DAY 1 & 2
Arrive in Atlanta, GA
Born in Atlanta, peace leader Dr. Martin Luther King Jr. grew up in a time of strict segregation. Following in his father and grandfather’s footsteps, Dr. King became a minister and preached about peace through nonviolence at Ebenezer Baptist Church. Atlanta churchgoers witnessed the birth of this message that inspired millions and helped shape the Civil Rights Movement.
Visit the birth home of Dr. Martin Luther King Jr. where he spent his formative years. The National Center for Civil and Human Rights is a multicultural center which highlights the Civil Rights and the modern human rights movement.
Drive to Clinton, TN (approximately 220 miles/354 ki, 3 hours 20 minutes)
Following the pivotal U.S. Supreme Court’s ruling in Brown v. Board of Education, Federal Judge Robert L. Taylor ordered the desegregation of Clinton High School in Anderson County. On August 26, 1956, a group of African-American students – the Clinton 12 – attended their first day of class, marking the first integration of a public high school in the South. What began as a seemingly peaceful transition quickly evolved into a threatening uproar. Large crowds of integration protestors formed outside the school. Intimidation tactics eventually grew into violent riots, leading Tennessee Gov. Frank G. Clement to call for the assistance of the National Guard, marking another first in the Civil Rights Movement.
Visit the Green McAdoo Cultural Center in Clinton TN and step inside a 1950s classroom to see what life was like under "Jim Crow" laws. Follow the chronological story of the desegregation of the Clinton High School, the first integration of a public high school in the South, with life-size photographs and narratives.
DAY 4 & 5
Drive to Nashville, TN (approximately 175 miles/282 ki, 2 hours 50 minutes)
More than 50 years ago in Nashville, Tennessee, college students, ministers and other activists set out to champion for equality through peaceful protests and local lunch counter sit-ins. As these demonstrations advanced, the group’s steady cries for equality were answered with hatred and violence. These courageous men and women continued on, eventually conquering adversity and triggering a wave of successful protests across the southeastern United States.
Visit the Civil Rights Room at the Nashville Public Library and learn the story of Nashville’s sit-in movement that served as a model for later demonstrations in the South. Then, walk to the Fifth Avenue Historic District, the location of a number of successful sit-ins, including Woolworth on 5th. Today Woolworth on 5th is a locally-owned restaurant and entertainment venue serving up authentic soul food with a side of history.
While in town, experience Nashville’s live music scene at the Grand Ole Opry, Ryman Auditorium and famous honky tonks on Lower Broadway.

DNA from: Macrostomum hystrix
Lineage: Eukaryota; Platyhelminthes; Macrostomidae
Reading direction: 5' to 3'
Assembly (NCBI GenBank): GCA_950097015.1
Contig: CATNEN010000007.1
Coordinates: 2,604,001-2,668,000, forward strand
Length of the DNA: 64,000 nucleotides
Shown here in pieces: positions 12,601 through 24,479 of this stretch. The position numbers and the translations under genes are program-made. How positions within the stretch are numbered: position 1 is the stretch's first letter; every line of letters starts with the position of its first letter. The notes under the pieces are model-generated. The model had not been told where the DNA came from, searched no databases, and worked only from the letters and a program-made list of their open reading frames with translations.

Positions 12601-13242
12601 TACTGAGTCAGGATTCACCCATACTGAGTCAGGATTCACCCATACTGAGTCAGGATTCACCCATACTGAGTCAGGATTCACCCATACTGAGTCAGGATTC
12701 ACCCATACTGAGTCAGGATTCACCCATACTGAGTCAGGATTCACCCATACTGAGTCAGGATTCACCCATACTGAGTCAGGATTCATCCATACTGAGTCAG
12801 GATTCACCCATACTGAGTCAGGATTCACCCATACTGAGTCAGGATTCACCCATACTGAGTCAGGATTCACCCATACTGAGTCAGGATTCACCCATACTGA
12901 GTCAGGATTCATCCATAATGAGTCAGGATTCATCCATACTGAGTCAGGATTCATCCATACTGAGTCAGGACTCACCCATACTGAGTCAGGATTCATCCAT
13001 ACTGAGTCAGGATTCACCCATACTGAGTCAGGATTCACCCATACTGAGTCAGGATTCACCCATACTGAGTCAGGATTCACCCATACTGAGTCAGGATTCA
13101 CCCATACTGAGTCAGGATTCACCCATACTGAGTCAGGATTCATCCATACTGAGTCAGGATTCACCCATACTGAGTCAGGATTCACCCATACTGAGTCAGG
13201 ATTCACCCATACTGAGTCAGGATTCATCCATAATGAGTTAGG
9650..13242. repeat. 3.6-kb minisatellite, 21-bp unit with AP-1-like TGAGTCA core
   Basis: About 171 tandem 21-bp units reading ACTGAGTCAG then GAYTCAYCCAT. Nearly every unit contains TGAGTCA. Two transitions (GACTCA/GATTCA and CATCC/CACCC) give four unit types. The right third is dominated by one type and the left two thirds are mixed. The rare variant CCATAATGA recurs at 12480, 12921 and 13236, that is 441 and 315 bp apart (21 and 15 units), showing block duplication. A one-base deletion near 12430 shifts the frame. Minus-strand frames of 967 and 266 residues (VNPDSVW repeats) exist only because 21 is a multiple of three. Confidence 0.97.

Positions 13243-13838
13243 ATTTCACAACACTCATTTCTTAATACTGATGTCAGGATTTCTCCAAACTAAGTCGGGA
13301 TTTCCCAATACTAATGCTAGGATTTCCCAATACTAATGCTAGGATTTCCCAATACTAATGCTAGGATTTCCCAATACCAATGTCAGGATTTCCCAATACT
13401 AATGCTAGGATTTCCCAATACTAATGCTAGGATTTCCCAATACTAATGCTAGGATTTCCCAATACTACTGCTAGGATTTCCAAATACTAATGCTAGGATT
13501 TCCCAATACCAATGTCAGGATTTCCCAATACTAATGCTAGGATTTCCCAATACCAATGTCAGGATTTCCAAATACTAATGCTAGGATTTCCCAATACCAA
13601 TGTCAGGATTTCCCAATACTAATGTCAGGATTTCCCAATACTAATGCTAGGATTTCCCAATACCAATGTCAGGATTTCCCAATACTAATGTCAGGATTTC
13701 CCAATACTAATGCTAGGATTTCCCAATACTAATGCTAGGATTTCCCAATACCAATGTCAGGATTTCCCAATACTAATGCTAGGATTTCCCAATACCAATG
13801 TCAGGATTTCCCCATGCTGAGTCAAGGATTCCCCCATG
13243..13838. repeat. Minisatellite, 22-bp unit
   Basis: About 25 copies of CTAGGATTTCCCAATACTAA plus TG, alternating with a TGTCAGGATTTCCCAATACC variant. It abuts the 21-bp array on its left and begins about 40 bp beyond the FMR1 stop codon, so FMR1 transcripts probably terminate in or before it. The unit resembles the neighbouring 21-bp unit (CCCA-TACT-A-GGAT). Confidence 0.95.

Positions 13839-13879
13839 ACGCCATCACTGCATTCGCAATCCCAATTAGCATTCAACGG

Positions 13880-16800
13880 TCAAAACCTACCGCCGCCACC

DAY 6 & 7
Drive to Memphis, TN (approximately 210 miles/338 ki, 3 hours 20 minutes)
As the site of the assassination of Dr. Martin Luther King Jr., Memphis holds an important place in the history of the Civil Rights Movement. The evening before his death, Dr. King delivered his “I’ve Been to the Mountaintop” speech at the Mason Temple Church of God in Christ, a speech that addressed the possibility of his death but reaffirmed his fearlessness in the face of the opposition.
Spend the afternoon at the National Civil Rights Museum, housed in the Lorraine Motel that was the location of Dr. Martin Luther King Jr. assassination. The museum is a collection of artifacts and historic information that were significant in the struggle for Civil Rights.
Memphis is home of the blues and features several music history sites including Stax Museum of American Soul Music, that tells the story of creatives who made music together regardless of skin color; Elvis Presley’s Graceland who penned “If I Can Dream” which directly quotes Dr. Martin Luther King Jr.; Sun Studio, and the Memphis Music Hall of Fame that honors artists from Ann Peebles to Otis Redding and B.B. King.. Beale Street, home to some of Martin Luther King Jr.’s favorite music styles, hosts live music each night.
Drive to Jackson, MS (approximately 210 miles/338 ki, 3 hours 20 minutes)
Following the Supreme Court ruling in Brown v. Board of Education, Medgar Evers, a Civil Rights activist from Mississippi, worked hard to gain admission for black students to the University of Mississippi, a public university in Oxford. The first NAACP field secretary for Mississippi, Evers also helped organize boycotts and led voter registration drives. Because he thought Mississippi was “too racist and violent” for lunch counter sit-ins, “The Tougaloo Nine” chose the Jackson Public Library for their famous sit-in. Evers was assassinated by a Ku Klux Klan member in 1963, the same day President John F. Kennedy delivered his Civil Rights address.
Explore the Mississippi Civil Rights Museum which covers the entire Civil Rights Movement, with particular attention given to the murders of Civil Rights activist Medgar Evers and teenager Emmett Till.
Drive to Selma, AL (approximately 210 miles/338 ki, 3 hours 20 minutes)
Selma, Alabama, captured the attention of the entire nation and became the center of a decisive shift in the American conscience. The nexus of the voting rights campaign of the 1960s, Selma was the starting point for three marches in support of African Americans’ right to vote. These marches were crucial to the eventual passage of the Voting Rights Act of 1965.
The National Voting Rights and Museum displays items and stories relating to the voting rights campaign, from the beginning of the marches to the end of the fight. The Lowdens Interpretive Center is dedicated to those who peacefully marched from Selma to Montgomery to gain the right to vote.
Return to Atlanta for departure (approximately 210 miles/338 ki, 3 hours 20 minutes)